Under the Jaguar Sun, page 1
Table of Contents
Table of Contents
Under the Jagur Sun
A King Listens
The Name, The Nose
© Garzanti Editore s.p.a., 1986
English translation copyright © 1988 by Harcourt, Inc.
“Under the Jaguar Sun” was first published as “The Jaguar Sun” in the New Yorker, English translation copyright © 1983 by Harcourt, Inc.
“The Name, the Nose” was first published in Antaeus, English translation copyright © 1976 by Harcourt, Inc.
Both stories appeared in slightly different form.
All rights reserved. No part of this publication may be reproduced or transmitted in any form or by any means, electronic or mechanical, including photocopy, recording, or any information storage and retrieval system, without permission in writing from the publisher.
For information about permission to reproduce selections from this book, write to Permissions, Houghton Mifflin Harcourt Publishing Company, 215 Park Avenue South, New York, New York 10003.
This is a translation of Sotto il sole giaguaro.
The Library of Congress has cataloged the print edition as follows:
[Short stories, English, Selections]
Under the jaguar sun—A king listens - The name, the nose.
ISBN 978-0-15-692794-9 (Harvest: pb)
1. Calvino, Italo—Translations, English. 1. Title.
Under the Jagur Sun
“OAXACA” is pronounced “Wahaka.” Originally, the hotel where we were staying had been the Convent of Santa Catalina. The first thing we noticed was a painting in a little room leading to the bar. The bar was called Las Novicias. The painting was a large, dark canvas that portrayed a young nun and an old priest standing side by side; their hands, slightly apart from their sides, almost touched. The figures were rather stiff for an eighteenth-century picture; the painting had the somewhat crude grace characteristic of colonial art, but it conveyed a distressing sensation, like an ache of contained suffering.
The lower part of the painting was filled by a long caption, written in cramped lines in an angular, italic hand, white on black. The words devoutly celebrated the life and death of the two characters, who had been chaplain and abbess of the convent (she, of noble birth, had entered it as a novice at the age of eighteen). The reason for their being painted together was the extraordinary love (this word, in the pious Spanish prose, appeared charged with ultra-terrestrial yearning) that had bound the abbess and her confessor for thirty years, a love so great (the word in its spiritual sense sublimated but did not erase the physical emotion) that when the priest came to die, the abbess, twenty years younger, in the space of a single day fell ill and literally expired of love (the word blazed with a truth in which all meanings converge), to join him in Heaven.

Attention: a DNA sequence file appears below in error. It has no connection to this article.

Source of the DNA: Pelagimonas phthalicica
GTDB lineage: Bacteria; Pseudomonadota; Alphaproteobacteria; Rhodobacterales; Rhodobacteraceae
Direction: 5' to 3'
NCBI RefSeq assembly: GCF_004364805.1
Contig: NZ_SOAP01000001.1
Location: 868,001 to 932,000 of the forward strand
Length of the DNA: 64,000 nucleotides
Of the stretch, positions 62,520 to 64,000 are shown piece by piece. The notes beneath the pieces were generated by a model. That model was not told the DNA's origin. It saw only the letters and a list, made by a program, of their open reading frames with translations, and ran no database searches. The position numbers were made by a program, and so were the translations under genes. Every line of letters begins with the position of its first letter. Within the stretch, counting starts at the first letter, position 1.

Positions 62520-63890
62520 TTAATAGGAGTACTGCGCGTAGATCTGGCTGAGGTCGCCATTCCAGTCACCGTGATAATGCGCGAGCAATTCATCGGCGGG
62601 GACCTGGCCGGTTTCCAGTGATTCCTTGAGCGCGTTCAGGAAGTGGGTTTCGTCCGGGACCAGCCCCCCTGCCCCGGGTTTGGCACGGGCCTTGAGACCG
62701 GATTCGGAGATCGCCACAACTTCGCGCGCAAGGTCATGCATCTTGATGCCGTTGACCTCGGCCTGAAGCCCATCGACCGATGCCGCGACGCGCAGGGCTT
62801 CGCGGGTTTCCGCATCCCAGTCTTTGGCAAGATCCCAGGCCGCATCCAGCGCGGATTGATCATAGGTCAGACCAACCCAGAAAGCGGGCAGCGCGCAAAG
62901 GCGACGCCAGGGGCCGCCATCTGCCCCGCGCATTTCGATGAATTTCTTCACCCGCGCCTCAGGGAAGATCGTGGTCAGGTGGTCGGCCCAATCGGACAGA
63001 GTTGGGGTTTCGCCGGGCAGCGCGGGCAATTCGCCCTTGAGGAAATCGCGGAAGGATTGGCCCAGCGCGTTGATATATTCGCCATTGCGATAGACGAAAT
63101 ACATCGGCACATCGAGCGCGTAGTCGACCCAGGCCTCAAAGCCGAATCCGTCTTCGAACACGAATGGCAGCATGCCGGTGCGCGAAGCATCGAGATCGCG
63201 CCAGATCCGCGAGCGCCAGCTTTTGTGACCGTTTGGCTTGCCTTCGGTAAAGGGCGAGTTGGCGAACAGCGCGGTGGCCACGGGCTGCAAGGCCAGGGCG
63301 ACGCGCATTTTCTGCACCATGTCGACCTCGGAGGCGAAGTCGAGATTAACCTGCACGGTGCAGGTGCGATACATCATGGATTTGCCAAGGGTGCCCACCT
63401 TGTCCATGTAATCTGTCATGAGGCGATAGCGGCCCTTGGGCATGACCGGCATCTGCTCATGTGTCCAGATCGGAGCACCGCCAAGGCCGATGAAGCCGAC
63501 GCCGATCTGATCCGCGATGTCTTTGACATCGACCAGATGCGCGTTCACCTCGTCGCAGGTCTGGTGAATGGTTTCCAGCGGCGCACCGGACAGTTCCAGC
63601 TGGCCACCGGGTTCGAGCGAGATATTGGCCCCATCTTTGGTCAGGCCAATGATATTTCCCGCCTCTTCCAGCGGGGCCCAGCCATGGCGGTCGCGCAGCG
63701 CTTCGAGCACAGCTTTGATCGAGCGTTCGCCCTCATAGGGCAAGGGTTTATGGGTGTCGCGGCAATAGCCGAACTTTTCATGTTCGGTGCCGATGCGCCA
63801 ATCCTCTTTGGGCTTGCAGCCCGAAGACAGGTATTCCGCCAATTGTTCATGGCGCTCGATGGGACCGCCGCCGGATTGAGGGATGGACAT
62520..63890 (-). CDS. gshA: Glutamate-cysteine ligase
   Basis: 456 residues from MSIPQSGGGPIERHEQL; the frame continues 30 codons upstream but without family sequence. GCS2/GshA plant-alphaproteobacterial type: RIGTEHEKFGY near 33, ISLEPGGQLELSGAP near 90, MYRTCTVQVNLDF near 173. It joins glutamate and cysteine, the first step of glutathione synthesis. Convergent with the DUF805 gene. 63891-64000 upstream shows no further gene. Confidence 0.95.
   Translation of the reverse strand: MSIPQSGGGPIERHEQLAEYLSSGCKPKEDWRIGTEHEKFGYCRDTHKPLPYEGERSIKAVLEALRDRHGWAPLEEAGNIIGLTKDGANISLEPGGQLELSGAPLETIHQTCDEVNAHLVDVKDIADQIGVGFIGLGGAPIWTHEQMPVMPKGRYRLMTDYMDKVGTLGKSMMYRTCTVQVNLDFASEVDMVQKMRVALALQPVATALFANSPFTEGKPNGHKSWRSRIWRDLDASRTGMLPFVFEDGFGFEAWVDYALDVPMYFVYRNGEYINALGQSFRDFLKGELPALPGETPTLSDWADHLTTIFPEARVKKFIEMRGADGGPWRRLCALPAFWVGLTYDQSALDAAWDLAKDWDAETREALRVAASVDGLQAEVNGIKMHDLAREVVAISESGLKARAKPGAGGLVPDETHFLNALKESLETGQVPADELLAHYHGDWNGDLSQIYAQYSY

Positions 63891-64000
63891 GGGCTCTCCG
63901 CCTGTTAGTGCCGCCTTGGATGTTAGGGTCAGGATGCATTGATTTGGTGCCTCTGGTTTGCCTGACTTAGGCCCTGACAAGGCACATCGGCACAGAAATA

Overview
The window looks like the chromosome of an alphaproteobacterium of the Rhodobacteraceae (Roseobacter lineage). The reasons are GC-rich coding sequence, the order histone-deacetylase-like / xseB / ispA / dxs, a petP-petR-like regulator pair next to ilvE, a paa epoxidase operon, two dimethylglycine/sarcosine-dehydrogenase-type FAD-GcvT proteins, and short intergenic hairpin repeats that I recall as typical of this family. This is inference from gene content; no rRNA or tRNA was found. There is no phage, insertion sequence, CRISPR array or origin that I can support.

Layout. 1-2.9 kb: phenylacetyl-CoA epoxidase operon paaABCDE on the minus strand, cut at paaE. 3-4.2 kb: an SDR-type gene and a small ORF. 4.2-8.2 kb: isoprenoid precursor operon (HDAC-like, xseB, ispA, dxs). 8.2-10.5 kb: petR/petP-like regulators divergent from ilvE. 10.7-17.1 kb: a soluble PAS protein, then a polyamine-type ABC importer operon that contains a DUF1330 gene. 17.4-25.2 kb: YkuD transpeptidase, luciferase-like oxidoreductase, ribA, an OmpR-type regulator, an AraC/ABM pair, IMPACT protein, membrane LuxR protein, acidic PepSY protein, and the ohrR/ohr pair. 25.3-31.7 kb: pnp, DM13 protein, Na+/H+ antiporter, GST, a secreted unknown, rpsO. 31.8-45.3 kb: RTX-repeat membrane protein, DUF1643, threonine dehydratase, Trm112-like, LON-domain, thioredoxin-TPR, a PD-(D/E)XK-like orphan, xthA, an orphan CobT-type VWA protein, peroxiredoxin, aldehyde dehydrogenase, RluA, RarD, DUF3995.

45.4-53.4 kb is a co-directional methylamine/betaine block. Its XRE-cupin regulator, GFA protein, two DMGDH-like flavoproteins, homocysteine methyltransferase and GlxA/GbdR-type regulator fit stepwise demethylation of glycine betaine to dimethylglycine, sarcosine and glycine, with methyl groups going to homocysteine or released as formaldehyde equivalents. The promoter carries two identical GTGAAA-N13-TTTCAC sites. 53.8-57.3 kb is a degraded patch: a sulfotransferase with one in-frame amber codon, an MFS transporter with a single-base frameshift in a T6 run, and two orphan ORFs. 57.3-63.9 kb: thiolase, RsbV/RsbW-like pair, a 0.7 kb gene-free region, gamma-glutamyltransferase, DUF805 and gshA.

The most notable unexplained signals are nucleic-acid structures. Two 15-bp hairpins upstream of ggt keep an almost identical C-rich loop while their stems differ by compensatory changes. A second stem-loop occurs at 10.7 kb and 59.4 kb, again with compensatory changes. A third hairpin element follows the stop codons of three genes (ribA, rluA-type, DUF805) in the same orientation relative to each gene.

Olivia, whose Spanish is better than mine, helped me decipher the story, suggesting to me the translation of some obscure expressions, and these words proved to be the only ones we exchanged during and after the reading, as if we had found ourselves in the presence of a drama, or of a happiness, that made any comment out of place. Something intimidated us—or, rather, frightened us, or, more precisely, filled us with a kind of uneasiness. So I will try to describe what I felt: the sense of a lack, a consuming void. What Olivia was thinking, since she remained silent, I cannot guess.
Then Olivia spoke. She said, “I would like to eat chiles en nogada.” And, walking like somnambulists, not quite sure we were touching the ground, we headed for the dining room.
In the best moments of a couple’s life, it happens: I immediately reconstructed the train of Olivia’s thought, with no need of further speech, because the same sequence of associations had unrolled in my mind, though in a more foggy, murky way. Without her, I would never have gained awareness of it.
Our trip through Mexico had already lasted over a week. A few days earlier, in Tepotzotlan, in a restaurant whose tables were set among the orange trees of another convent’s cloister, we had savored dishes prepared (at least, so we were told) according to the traditional recipes of the nuns. We had eaten a tamal de elote—a fine semolina of sweet com, that is, with ground pork and very hot pepper, all steamed in a bit of cornhusk—and then chiles en nogada, which were reddish brown, somewhat wrinkled little peppers, swimming in a walnut sauce whose harshness and bitter aftertaste were drowned in a creamy, sweetish surrender.